Effects of anticoagulant, processing delay, and assay method (branched DNA versus reverse transcriptase PCR) on measurement of human immunodeficiency virus type 1 RNA levels in plasma

Lynn M. Kirstein, John W. Mellors, Charles R. Rinaldo, Joseph B. Margolick, Janis V. Giorgi, John P. Phair, Edith Dietz, Phalguni Gupta, Christopher H. Sherlock, Robert Hogg, J. S.G. Montaner, Alvaro Muñoz

Research output: Contribution to journalArticlepeer-review

Abstract

We conducted two studies to determine the potential influence of delays in blood processing, type of anticoagulant, and assay method on human immunodeficiency virus type 1 (HIV-1) RNA levels in plasma. The first was an experimental study in which heparin- and EDTA-anticoagulated blood samples were collected from 101 HIV-positive individuals and processed to plasma after delays of 2, 6, and 18 h. HIV-1 RNA levels in each sample were then measured by both branched-DNA (bDNA) and reverse transcriptase PCR (RT-PCR) assays. Compared to samples processed within 2 h, the loss (decay) of HIV-1 RNA in heparinized blood was significant (P < 0.05) but small after 6 h (bDNA assay, -0.12 log10 copies/ml; RT-PCR, -0.05 log10 copies/ml) and after 18 h (bDNA assay, -0.27 log10 copies/ml; RT-PCR, -0.15 log10 copies/ml). Decay in EDTA-anticoagulated blood was not significant after 6 h (bDNA assay, -0.002 log10 copies/ml; RT-PCR, -0.02 log10 copies/ml), but it was after 18 h (bDNA assay, -0.09 log10 copies/ml; RT-PCR, -0.09 log10 copies/ml). Only 4% of samples processed after 6 h lost more than 50% (≥0.3 log10 copies/ml) of the HIV-1 RNA, regardless of the anticoagulant or the assay that was used. The second study compared HIV-1 RNA levels in samples from the Multicenter AIDS Cohort Study (MACS; samples were collected in heparin- containing tubes in 1985, had a 6-h average processing delay, and were assayed by bDNA assay) and the British Columbia Drug Treatment Program (BCDTP) (collected in EDTA- or acid citrate dextrose-containing tubes in 1996 and 1997, had a 2-h maximum processing delay, and were assayed by RT-PCR). HIV-1 RNA levels in samples from the two cohorts were not significantly different after adjusting for CD4+-cell count and converting bDNA assay values to those corresponding to the RT-PCR results. In summary, the decay of HIV-1 RNA measured in heparinized blood after 6 h was small (-0.05 to -0.12 log10 copies/ml), and the minor impact of this decay on HIV-1 RNA concentrations in archived plasma samples of the MACS was confirmed by the similarity of CD4+-cell counts and assay-adjusted HIV-1 RNA concentrations in the MACS and BCDTP.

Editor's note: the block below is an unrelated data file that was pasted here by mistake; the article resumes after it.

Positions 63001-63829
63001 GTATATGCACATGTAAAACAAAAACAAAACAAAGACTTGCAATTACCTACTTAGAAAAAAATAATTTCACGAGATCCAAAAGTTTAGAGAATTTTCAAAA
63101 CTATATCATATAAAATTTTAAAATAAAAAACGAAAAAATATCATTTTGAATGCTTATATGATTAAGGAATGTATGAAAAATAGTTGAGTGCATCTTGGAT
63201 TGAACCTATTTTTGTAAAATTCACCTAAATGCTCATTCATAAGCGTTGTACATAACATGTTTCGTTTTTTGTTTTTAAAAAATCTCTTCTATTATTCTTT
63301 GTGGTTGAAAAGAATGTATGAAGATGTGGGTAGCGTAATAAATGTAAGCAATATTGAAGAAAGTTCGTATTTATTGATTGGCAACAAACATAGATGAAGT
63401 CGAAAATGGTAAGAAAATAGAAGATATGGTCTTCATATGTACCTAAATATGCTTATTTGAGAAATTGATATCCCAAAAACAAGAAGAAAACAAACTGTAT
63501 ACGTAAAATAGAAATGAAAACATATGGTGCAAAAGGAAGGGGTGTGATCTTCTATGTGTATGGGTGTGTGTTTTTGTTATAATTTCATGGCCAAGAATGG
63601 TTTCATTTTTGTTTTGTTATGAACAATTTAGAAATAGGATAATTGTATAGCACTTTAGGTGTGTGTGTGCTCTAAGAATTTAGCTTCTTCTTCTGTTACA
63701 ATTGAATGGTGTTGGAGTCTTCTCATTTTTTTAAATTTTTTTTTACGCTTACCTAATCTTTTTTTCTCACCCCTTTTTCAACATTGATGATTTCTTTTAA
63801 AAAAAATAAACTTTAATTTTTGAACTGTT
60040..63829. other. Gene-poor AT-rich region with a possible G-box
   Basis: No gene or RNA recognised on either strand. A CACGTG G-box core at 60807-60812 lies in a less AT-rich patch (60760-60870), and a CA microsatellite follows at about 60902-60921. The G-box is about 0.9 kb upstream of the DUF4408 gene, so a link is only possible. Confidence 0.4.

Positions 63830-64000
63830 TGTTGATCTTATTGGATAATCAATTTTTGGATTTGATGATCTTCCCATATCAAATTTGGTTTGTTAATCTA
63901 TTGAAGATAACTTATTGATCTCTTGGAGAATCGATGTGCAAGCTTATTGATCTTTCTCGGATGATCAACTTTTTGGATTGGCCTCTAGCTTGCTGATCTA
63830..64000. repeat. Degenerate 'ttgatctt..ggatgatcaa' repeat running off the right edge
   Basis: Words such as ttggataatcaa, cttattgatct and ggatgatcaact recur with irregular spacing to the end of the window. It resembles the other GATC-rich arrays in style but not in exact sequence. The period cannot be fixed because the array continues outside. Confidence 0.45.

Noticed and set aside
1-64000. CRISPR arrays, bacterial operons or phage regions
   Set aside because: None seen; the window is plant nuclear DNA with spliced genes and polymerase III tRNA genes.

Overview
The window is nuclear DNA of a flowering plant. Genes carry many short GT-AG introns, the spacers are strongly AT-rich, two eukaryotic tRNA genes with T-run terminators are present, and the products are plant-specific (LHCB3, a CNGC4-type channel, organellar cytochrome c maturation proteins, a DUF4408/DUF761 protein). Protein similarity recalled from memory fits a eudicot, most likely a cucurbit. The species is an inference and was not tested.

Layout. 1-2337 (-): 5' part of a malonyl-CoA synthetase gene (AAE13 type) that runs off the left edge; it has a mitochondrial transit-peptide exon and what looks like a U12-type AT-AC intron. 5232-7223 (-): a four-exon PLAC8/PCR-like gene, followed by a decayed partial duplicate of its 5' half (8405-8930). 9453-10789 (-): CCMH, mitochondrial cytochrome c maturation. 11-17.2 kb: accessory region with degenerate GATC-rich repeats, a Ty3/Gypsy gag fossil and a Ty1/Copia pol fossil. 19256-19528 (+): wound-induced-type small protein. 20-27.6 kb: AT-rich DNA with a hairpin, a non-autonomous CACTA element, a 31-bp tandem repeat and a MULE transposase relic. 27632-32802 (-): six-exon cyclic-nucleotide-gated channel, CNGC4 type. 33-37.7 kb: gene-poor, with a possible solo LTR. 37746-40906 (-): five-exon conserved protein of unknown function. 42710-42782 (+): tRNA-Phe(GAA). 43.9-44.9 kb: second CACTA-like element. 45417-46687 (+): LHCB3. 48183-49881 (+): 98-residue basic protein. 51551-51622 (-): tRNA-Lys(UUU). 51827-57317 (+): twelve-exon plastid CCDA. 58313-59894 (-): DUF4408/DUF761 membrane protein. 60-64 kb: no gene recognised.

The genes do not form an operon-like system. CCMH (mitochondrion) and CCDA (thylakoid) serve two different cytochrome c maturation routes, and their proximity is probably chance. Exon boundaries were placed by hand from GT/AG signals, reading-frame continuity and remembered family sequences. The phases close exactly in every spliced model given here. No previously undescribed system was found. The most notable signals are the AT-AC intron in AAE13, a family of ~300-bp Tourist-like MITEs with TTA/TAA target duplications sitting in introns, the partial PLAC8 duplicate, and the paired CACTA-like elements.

Original languageEnglish (US)
Pages (from-to)2428-2433
Number of pages6
JournalJournal of clinical microbiology
Volume37
Issue number8
DOIs
StatePublished - 1999

ASJC Scopus subject areas

  • Microbiology (medical)

Fingerprint Dive into the research topics of 'Effects of anticoagulant, processing delay, and assay method (branched DNA versus reverse transcriptase PCR) on measurement of human immunodeficiency virus type 1 RNA levels in plasma'. Together they form a unique fingerprint.

Cite this